Don’t take our word for it. Read the reports by successive auditors-general. The federal government knows as much. It recently released its own “report card” on the performance of Aboriginal Affairs – and they released it very quietly. This is not surprising, as it’s a report card you’d be embarrassed to show your parents, but interesting from a government that lectures First Nations about transparency.

First Nations want to tackle the real accountability issue and get a more transparent and responsible approach in place for all our benefit. Now that the government has imposed its flawed and limited legislation, perhaps we can move on to a more comprehensive approach.

And if there’s one potential positive outcome of this legislation, now that the government has imposed it, we assume they will no longer have an excuse to continue their chronic underfunding of vital First Nations programs and services in areas such as education, housing, infrastructure and others. We look forward to that conversation as well.

Whatever Trevor

Dis is Trevor.

Education & Training

Blast from the past: FP archive

When is Consultation, Consultation?

Ovide Mercredi

National Chief – AFN

During a Treaty Roundtable meeting of the Alberta Chiefs, I took note of a federal government document outlining their strategy to define and ultimately impose their own form of self-government. Read more...

Letting go of residential schools

by Gilbert Oskaboose, Nov 1993 First Perspective

There is a lot of "unfinished business" in Indian Country. Garbage that we as a people have never really dealt with. Chief among them is the whole issue of those infamous residential schools and their impact on people. Read more...


obidiah picture

ANALYSIS - Bill Gallagher

gallagher picture

Under the Northern Sky by Xavier Kataquapit

Under the Northern Sky by Xavier Kataquapit


First Nations Cultural Interpreter PM – 02 Riding Mountain National Park Seasonal Indeterminate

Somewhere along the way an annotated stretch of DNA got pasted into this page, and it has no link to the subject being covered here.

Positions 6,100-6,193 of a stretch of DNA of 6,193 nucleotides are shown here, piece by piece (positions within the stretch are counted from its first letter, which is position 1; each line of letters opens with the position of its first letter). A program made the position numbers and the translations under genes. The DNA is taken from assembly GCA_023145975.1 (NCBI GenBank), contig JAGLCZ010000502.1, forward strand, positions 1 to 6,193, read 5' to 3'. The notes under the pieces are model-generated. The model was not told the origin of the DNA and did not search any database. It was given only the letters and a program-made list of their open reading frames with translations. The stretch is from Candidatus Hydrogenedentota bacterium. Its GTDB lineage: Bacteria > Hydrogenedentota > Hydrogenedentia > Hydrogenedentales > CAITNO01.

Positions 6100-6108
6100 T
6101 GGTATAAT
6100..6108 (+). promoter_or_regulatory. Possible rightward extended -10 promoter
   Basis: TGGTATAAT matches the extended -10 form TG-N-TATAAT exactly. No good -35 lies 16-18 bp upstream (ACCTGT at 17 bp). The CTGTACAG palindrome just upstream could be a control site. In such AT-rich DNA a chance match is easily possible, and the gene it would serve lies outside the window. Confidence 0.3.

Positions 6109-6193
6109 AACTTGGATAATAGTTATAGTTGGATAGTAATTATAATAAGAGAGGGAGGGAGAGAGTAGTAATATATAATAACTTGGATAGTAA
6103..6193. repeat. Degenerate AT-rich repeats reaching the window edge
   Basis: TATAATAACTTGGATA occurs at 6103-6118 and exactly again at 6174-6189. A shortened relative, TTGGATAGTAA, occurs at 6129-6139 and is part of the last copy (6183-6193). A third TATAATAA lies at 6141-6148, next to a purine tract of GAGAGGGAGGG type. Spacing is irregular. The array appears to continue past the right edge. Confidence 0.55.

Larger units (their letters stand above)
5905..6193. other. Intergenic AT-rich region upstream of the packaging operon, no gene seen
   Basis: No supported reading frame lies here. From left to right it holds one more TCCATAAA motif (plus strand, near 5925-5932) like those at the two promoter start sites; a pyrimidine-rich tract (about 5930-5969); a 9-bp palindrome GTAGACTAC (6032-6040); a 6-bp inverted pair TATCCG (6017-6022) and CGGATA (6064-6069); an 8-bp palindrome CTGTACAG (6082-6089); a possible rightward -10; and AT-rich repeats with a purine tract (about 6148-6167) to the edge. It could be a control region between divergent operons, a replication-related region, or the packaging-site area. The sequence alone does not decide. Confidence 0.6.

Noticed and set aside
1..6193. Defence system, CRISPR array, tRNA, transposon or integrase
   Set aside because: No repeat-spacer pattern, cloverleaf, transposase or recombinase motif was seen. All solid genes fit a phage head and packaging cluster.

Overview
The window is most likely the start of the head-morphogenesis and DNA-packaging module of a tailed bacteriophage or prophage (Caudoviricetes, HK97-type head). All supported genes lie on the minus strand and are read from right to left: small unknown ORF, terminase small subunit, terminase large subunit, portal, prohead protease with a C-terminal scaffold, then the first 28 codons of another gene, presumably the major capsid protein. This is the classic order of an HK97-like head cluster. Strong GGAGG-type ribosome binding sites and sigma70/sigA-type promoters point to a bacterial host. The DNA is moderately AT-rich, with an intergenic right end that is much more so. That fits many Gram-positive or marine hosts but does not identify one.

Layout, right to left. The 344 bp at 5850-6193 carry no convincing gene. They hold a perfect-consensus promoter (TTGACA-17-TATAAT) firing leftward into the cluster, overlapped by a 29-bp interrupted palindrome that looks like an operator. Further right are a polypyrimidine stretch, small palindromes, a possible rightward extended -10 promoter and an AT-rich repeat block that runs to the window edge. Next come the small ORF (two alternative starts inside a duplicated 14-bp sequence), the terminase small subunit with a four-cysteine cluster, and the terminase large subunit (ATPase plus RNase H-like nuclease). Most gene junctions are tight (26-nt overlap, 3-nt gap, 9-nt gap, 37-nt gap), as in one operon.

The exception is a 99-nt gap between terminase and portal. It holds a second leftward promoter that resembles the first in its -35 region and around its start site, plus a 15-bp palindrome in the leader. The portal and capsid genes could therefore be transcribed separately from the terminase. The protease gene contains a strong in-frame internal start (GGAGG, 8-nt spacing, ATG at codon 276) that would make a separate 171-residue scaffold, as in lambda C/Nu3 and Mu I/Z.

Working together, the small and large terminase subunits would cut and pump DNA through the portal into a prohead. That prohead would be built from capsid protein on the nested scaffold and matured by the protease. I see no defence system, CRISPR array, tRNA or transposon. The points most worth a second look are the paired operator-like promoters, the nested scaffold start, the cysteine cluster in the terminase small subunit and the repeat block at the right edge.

(May to October) From $54,543 to $58,764

Closing Sept. 19, 2014

Read More

Regional Media Officer– Temp (Until Nov 2015) –F/T Position

Office of the Leader of the Official Opposition / NDP Research Office

Location:131 Queen Street, Suite 10-02, Ottawa, ON


Communicate regularly with regional media outlets (community newspapers, radio stations, student media, ethnic media, etc.) to propose ideas for interviews and opinion content Read more...

Canadian Chamber of Commerce Aboriginal Workforce Report

The Canadian Chamber of Commerce released a report that highlights initiatives to improve the workforce participation of Aboriginal peoples. 

Opportunity Found: Improving the Participation of Aboriginal Peoples in Canada’s Workforce (December 2013)  

click image to download report

Tue Sep 23 @ 3:00PM - 04:15PM
FNHMA National Conference 2014
Sun Oct 05 @ 9:00AM - 05:00PM
INIHKD & Manitoba NEAHR Conference 2014


September 2014
31 1 2 3 4 5 6
7 8 9 10 11 12 13
14 15 16 17 18 19 20
21 22 23 24 25 26 27
28 29 30 1 2 3 4

Current Video

RIP Percy Tuesday


Thanks to Althea Guiboche for allowing The First Perspective to share her video taken at the Manitowapow book launch at McNally Robinson. 

Percey sings Freddy Fender's "Wasted Days and Wasted Nights" and people join in to harmonize. 

Last Week Tonight with John Oliver (HBO): The Washington Redskins